The Seerah is a collection of narrations about the people and events surrounding the Prophet (Sallallahu Alayhi Wasallam) arranged in a chronological order. The amount of rigor put into authenticating and analyzing the chains and narrators [3] of an incident or event that is found in the Seerah is far lower than when a narration is used in the Sunnah or Hadith. Only the top of the top narrations, namely Sahih [4] or  Hasan [5] are used in the books of Hadith and Sunnah. As for Seerah this is not the case, the narrations used include all the authentic and acceptable ones, along with ones with weaknesses. The reason for including these weaker narrations is in order to fill in gapes or holes in the story. The reason we do this is because if we were to be just as strict and apply the same rules in accepting narrations in the Seerah as Hadith then, this would mean that we wouldn’t be able to get narrations about the status of the Arabs, and the forefathers of the Prophet (Sallallaahu Alayhi Wasallam) because everyone who narrated them were Non-Muslims. Examples of this are the narrations about the Story of the Feel (Elephant) [6], and the incident of ‘Amr Ibn Luhayy Al-Khuza’i[7], or even the life of Abdul Muttallib[8].So, since we use weaker narrations in Seerah, we can not use the seerah as evidence to support rulings and beliefs found in fiqh [9] (Islamic Juriprudence) or aqeedah [10] (Islamic Belief). We cannot derive rulings of fiqh or aqeedah from the Seerah.

So in conclusion, we cannot derive or use as our proof for our worship, our beliefs or our methodology from the seerah alone, we have to use the authentic Sunnah as our primary reference and not rely upon seerah alone.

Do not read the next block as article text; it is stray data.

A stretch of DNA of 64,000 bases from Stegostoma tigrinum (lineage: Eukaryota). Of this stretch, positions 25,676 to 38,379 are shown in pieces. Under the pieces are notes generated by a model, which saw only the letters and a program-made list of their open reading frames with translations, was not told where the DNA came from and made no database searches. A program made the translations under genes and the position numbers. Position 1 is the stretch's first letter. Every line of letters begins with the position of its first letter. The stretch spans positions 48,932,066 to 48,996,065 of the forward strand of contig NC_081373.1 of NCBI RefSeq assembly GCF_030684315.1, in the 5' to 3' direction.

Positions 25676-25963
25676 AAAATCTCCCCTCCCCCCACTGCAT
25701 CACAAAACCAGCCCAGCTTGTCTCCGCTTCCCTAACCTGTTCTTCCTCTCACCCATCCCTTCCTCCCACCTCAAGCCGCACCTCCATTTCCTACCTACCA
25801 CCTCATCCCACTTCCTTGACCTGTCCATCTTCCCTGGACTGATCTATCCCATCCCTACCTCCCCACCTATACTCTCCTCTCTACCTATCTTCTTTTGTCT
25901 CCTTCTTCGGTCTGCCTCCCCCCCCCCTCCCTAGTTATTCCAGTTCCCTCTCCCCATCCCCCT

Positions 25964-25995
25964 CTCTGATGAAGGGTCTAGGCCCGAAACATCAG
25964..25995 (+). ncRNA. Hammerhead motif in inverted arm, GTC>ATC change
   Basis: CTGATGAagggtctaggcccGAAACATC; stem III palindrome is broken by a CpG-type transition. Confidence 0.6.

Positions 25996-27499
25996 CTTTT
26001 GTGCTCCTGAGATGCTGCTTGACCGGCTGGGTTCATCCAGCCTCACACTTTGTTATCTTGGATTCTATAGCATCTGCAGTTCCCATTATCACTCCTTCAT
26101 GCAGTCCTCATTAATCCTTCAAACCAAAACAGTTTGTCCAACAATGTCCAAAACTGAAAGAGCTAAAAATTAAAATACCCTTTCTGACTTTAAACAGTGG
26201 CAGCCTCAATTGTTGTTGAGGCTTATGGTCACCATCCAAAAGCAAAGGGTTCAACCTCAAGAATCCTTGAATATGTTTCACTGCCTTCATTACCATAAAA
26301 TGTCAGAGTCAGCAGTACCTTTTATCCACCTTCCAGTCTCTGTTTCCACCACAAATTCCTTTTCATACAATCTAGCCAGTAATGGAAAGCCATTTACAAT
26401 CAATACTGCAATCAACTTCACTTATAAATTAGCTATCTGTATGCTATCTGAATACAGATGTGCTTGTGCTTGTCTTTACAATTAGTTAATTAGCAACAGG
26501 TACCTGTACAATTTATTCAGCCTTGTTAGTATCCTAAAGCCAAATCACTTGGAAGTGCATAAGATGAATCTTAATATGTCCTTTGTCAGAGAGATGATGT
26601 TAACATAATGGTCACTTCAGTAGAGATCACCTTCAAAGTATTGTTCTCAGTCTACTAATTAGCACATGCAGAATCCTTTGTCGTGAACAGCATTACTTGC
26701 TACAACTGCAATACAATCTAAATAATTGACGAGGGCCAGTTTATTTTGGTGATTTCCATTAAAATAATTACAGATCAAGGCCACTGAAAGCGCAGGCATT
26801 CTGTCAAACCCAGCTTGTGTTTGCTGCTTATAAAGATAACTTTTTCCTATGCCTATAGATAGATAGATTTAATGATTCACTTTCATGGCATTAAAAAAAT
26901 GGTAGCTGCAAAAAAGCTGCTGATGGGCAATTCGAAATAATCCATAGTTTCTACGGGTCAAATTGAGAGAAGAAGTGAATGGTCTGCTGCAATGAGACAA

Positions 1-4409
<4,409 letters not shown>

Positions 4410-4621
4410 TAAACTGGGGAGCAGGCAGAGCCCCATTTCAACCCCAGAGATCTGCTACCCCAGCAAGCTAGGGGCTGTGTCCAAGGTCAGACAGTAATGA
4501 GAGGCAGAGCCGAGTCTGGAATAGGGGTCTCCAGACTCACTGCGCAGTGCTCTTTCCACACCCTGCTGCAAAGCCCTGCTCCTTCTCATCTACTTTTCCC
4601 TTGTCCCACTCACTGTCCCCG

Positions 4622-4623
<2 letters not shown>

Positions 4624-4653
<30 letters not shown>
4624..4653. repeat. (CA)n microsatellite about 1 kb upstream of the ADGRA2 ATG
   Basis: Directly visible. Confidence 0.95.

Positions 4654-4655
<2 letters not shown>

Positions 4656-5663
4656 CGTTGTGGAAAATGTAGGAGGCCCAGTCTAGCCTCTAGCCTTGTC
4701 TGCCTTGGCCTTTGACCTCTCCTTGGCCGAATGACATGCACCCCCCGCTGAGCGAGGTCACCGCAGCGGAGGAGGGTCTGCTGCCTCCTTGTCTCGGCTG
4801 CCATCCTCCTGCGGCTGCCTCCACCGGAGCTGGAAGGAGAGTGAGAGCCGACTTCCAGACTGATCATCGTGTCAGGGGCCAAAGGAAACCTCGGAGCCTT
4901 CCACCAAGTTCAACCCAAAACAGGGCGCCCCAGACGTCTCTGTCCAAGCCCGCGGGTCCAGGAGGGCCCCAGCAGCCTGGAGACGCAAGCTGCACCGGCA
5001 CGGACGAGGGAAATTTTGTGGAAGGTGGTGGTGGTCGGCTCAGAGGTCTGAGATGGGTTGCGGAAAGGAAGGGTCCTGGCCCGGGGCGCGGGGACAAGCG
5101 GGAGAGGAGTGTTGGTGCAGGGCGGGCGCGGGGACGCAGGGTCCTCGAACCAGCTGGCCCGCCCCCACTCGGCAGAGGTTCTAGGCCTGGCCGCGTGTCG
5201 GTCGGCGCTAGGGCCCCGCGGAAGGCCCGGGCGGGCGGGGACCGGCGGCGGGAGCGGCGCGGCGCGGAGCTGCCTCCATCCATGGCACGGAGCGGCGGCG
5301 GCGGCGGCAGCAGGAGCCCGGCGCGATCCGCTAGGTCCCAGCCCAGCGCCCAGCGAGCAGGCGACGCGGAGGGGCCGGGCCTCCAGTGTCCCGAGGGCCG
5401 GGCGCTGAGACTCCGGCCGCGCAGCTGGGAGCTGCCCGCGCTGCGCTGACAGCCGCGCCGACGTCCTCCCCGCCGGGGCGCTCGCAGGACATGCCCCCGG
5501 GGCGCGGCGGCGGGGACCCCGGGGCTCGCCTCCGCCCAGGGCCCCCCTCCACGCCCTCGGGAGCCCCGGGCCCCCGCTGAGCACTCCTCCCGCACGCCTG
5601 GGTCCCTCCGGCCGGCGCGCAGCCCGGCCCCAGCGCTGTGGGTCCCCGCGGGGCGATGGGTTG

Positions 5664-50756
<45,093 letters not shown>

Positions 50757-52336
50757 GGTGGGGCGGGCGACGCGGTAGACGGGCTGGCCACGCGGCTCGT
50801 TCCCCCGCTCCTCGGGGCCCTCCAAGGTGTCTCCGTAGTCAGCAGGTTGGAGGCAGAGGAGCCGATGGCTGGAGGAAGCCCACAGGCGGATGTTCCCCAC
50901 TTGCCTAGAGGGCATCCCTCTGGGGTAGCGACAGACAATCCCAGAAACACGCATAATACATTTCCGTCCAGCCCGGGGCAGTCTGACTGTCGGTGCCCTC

From this we can say that scholars of seerah like Ibn Is’haaq [11], specialized in seerah out of all the sciences of Islam, and this is true for most of the scholars. Each and every scholar has a specialty in a certain field of Islam. Just like a person usually doesn’t specialize in engineering and also medicine, this is the case with Islam, some people specialize in hadith and are called muhadditheen [12] (sing. muhaddith) and some people specialize in fiqh and are called fuqahaa [13] (sing. faqeeh).
Ibn Is’haaq’s speciality was seerah therefore he was abandoned by the scholars of hadith when it came to narrating hadith and a reason for this might be because he might include those weaker narrations while he narrated the hadith.

Also Read:- Difference between Ahadith Narrations & Historical Reports

Footnotes

[1]. Literally – something that is a statement, communication, or story, or if used as an adjective it means new. In the Shari’ perspective it is a statement of the Prophet (Sallallahu Alayhi Wasallam).

[2]. Literally it means a way, in the Islamic Sciences perspective it means the way of the Prophet (Sallallahu Alayhi Wasallam), it is had different definitions based on which type of scholar uses it.

[3]. Chain (Arabic is isnad) and Narrators (Arabic is rijaal) – used in the Sciences of the authentication or rejection of hadith.

[4]. Sahih – a hadith that is authentic based on its chain of narrators. Accepted as a source of Shari’ah in Islam.